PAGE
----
It’s not just about money
Whether you have experienced it first hand, or heard the stories, we are all aware of how difficult it can be to attract the right people, keep good employees, and encourage the productivity we need, when we need it. With headlines around “The Great Resignation” and current labour market challenges, it is more essential now than ever that employers are able to clearly communicate the value that potential and current employees get out of investing their time, skills, energy, and effort with your organization. This information is commonly known as the “Employee Value Proposition” (“EVP”). By taking a Total Rewards Approach, employers can differentiate what they offer to employees making it clear why your organization is attractive to work for -- and it isn’t always about money!
The battle for talent involves strategically designed compensation and benefits programs – which are one of the largest costs to an employer. While these programs remain necessary, the most successful organizations have realized that they must emphasize the aspects of employment that lead to the attraction, motivation, and retention of employees. Using these “rewards” along with compensation and benefits can be considered as the Total Rewards Approach, which considers everything that an employee receives as part of their relationship with an employer; and it goes beyond the basic pay cheque. This philosophy includes everything of perceived value that the employee gets out of the employment relationship, such as career and personal development, work/life balance, recognition, diversity and inclusion, fair and equitable pay, traditional benefits such as health and dental care or retirement savings, as well as the intangible items that have an impact on the feelings of belonging, including workplace culture, relationships, and the opportunity for community involvement.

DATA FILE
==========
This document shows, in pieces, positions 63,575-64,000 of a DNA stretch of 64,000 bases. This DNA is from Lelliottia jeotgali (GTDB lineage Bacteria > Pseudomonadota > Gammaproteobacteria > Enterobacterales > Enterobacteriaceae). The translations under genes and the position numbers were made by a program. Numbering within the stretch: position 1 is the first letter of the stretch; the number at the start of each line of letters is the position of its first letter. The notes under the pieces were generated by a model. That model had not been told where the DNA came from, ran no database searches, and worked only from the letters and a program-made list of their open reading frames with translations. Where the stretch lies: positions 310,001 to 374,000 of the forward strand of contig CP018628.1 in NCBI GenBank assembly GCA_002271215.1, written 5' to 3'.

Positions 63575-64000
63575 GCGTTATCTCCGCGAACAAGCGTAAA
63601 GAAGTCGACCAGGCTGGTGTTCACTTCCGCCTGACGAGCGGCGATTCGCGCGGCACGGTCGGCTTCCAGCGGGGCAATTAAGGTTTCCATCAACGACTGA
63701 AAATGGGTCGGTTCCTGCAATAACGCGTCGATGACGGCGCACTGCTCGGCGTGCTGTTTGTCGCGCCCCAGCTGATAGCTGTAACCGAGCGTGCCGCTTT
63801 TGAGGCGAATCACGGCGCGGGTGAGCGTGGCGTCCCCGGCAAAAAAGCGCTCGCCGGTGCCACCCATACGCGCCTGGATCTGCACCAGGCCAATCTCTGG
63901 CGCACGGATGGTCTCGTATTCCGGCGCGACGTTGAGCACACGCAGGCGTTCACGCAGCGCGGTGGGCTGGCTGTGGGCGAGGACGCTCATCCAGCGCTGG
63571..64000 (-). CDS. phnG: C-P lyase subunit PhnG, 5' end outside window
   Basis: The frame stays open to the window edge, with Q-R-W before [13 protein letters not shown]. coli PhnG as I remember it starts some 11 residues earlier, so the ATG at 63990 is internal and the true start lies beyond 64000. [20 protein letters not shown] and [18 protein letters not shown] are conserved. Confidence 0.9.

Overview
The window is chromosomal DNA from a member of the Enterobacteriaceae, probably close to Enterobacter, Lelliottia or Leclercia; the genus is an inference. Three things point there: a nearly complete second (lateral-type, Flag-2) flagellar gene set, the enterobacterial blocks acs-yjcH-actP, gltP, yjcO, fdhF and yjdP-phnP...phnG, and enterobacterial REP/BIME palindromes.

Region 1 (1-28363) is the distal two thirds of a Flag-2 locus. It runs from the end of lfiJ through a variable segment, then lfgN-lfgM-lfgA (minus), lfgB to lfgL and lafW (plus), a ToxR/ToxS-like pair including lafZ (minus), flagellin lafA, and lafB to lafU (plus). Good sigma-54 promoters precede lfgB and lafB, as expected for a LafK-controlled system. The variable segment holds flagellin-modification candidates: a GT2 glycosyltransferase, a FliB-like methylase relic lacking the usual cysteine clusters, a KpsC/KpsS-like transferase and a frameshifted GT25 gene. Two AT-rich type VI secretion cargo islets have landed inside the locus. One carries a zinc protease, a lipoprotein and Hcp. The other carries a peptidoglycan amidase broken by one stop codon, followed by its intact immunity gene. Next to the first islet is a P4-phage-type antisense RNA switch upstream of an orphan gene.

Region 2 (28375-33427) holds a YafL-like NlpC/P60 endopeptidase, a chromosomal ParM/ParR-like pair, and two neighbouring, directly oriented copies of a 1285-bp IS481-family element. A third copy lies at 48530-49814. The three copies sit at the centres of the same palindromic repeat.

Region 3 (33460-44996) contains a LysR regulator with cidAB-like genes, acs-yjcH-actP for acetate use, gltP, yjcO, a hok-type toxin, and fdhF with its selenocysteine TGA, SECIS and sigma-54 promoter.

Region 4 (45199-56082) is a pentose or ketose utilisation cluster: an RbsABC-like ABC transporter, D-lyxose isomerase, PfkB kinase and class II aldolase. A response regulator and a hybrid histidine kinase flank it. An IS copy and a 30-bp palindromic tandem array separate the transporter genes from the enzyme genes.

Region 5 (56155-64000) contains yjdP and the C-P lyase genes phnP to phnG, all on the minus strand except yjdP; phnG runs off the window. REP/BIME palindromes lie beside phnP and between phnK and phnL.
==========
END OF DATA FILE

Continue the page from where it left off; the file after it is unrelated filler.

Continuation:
Effective communication is vital to the success of any Total Rewards offering. Even the best-designed programs won’t deliver optimal value unless potential and current employees know what they are and understand them. While individual elements or program-specific communication around aspects of total rewards are significant, being able to articulate the full Employee Value Proposition is critical. Remember that you are communicating what your organization has to offer, what it stands for, and what differentiates it as an employer.
Potential employees want to know what the organization offers in addition to just a competitive hourly wage. Clearly articulating the elements that help them assess fit between their needs and priorities and those offered by the employer, like training and development, flexible work arrangements and locations, and the organization’s culture.
Current employees, those that you want to retain and engage, should be informed of what Total Rewards they receive and how that is unique or different from other potential employers. Depending upon your organization, this may be the relationships between staff and management, the opportunities for learning and career development, opportunities to influence continuous improvement and their working environment, in addition to the traditional elements of compensation.
While communicating your Total Rewards Approach and the Employee Value proposition, make sure that you leverage the same type of branding strategies, graphic identities, key messages, and multi-media communication materials that your organization uses to connect with customers – it’s all about building your brand. By approaching your Total Rewards strategically, you can translate your Employee Value Proposition into a powerful platform that helps the organization to attract, retain (engage), and reward talent, which ultimately delivers for your business objectives.
Your HR business partner, or services like our 4-Hour Monthly HR Advice Package, can help you navigate your Employee Value Proposition and apply it to your unique organization and jurisdiction.